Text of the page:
March 29, 2022

Brown: We Must Address the Growing Crisis of Medical Debt Burdening American Families

WASHINGTON, D.C. – U.S. Sen. Sherrod Brown (D-OH), Chairman of the U.S. Senate Committee on Banking, Housing, and Urban Affairs, delivered the following opening statement at today’s hearing entitled “Economic Impact of the Growing Burden of Medical Debt.” This morning, Sen. Brown led his colleagues in a letter urging the Consumer Financial Protection Bureau (CFPB) to address the growing medical debt burden faced by American families.

Sen. Brown’s remarks, as prepared for delivery, follow:

Think about watching a loved one rushed to the hospital in an ambulance. Or learning you have a chronic disease that’s going to require years of care and monitoring. These kinds of medical ordeals are some of the scariest moments in a family’s life. 

They can happen at any time, to anyone, without warning. Suddenly you’re coordinating doctor’s visits and calls with insurance companies. You’re nervously checking your savings account. You’re spending hours on interminable phone calls trying to get answers.

And you’re dealing with it all while worrying whether your husband or your mother or your child will make it out of the hospital, or whether their health problems will continue.  

As the cost of prescription drugs rise, hospital bills skyrocket, and debt collectors start calling, families are forced to figure out how to make ends meet, instead of focusing on their health.

Families all over the country are telling us that.

We heard from Penelope Wingard, an after-school teacher from North Carolina, who lost her health coverage while battling breast cancer. When her medical bills began to pile up, her doctors eventually stopped seeing her.

Soon after, Ms. Wingard had an aneurysm, in addition to vision loss, both of which required surgery. Because of the financial situation caused by her cancer diagnosis, Ms. Wingard was forced to wait and seek care from a limited list of providers who allow sliding scale payments.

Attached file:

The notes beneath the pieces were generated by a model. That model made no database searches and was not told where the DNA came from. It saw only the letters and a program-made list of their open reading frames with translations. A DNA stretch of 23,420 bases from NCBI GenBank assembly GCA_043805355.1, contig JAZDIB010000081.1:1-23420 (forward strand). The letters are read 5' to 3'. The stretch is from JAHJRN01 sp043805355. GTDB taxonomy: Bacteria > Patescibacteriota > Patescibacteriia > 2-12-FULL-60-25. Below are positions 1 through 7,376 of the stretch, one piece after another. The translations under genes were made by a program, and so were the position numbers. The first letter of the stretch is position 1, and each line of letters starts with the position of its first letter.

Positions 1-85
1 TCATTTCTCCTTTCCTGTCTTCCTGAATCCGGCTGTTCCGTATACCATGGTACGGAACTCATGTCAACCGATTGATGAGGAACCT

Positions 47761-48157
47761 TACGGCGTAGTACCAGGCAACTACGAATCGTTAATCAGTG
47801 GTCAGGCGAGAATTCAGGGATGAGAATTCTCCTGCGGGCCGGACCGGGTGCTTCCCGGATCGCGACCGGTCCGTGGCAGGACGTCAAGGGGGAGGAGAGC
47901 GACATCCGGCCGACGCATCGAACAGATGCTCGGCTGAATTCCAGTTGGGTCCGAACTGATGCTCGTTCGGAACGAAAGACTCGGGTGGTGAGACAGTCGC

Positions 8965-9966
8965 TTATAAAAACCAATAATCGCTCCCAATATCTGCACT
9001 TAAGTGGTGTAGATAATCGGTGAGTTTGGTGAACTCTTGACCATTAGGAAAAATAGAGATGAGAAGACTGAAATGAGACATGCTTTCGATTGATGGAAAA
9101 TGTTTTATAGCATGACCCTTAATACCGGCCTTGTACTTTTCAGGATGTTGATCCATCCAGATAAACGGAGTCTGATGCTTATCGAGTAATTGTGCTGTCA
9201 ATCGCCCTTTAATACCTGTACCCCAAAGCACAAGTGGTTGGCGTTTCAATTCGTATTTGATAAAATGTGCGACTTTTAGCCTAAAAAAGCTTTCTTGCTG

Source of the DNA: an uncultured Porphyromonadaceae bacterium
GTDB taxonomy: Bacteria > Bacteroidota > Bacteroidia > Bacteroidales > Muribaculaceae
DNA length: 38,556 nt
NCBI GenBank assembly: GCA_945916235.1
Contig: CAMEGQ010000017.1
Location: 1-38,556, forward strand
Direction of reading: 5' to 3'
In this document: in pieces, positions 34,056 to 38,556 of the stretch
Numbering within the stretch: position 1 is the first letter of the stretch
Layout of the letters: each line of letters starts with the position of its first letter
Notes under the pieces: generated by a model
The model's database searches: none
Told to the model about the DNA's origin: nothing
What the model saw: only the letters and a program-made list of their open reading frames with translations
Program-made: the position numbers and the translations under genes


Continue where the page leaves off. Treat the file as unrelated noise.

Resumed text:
Debt collectors call her – harass her – every single day. And now her credit is ruined because of her health.

Right now, Ms. Wingard needs additional testing to ensure her cancer has not returned, which has added an additional $2,000 to her debt. Instead of focusing on battling her illness, she has to figure out how to battle the debt collectors.

And Ms. Wingard is far from alone.

In the United States, an estimated 43 million Americans hold $88 billion dollars of medical debt on their credit reports, and this problem is growing. It can happen to anyone. Low income families, Black and Hispanic households, veterans, young adults, and older Americans are hit particularly hard.

And debt collectors make this already exhausting experience worse.

They call over and over, they make threats, they even contact patients’ employers.

Take for example, Mindy Hedges, from Delaware County, Ohio. She has had type 1 diabetes since she was five years old.

For most of her adult life, until the passage of the Affordable Care Act, she was unable to get health insurance because she had a pre-existing condition.

After losing her business in the 2008 recession, her medical bills began piling up, and she was unable to re-pay them. That’s when the debt collectors started calling. And calling. And calling. And calling.

Ms. Hedges did her best – she tried to negotiate, she even begged for relief. But the harassment continued. At one point, she was even afraid to leave her house.

That harassment is part of the business model.

A counsel at a medical debt collection agency owned by a private equity firm had some choice words about harassing patients – they said they found the first 20 to 30 calls to be, quote, “highly effective.”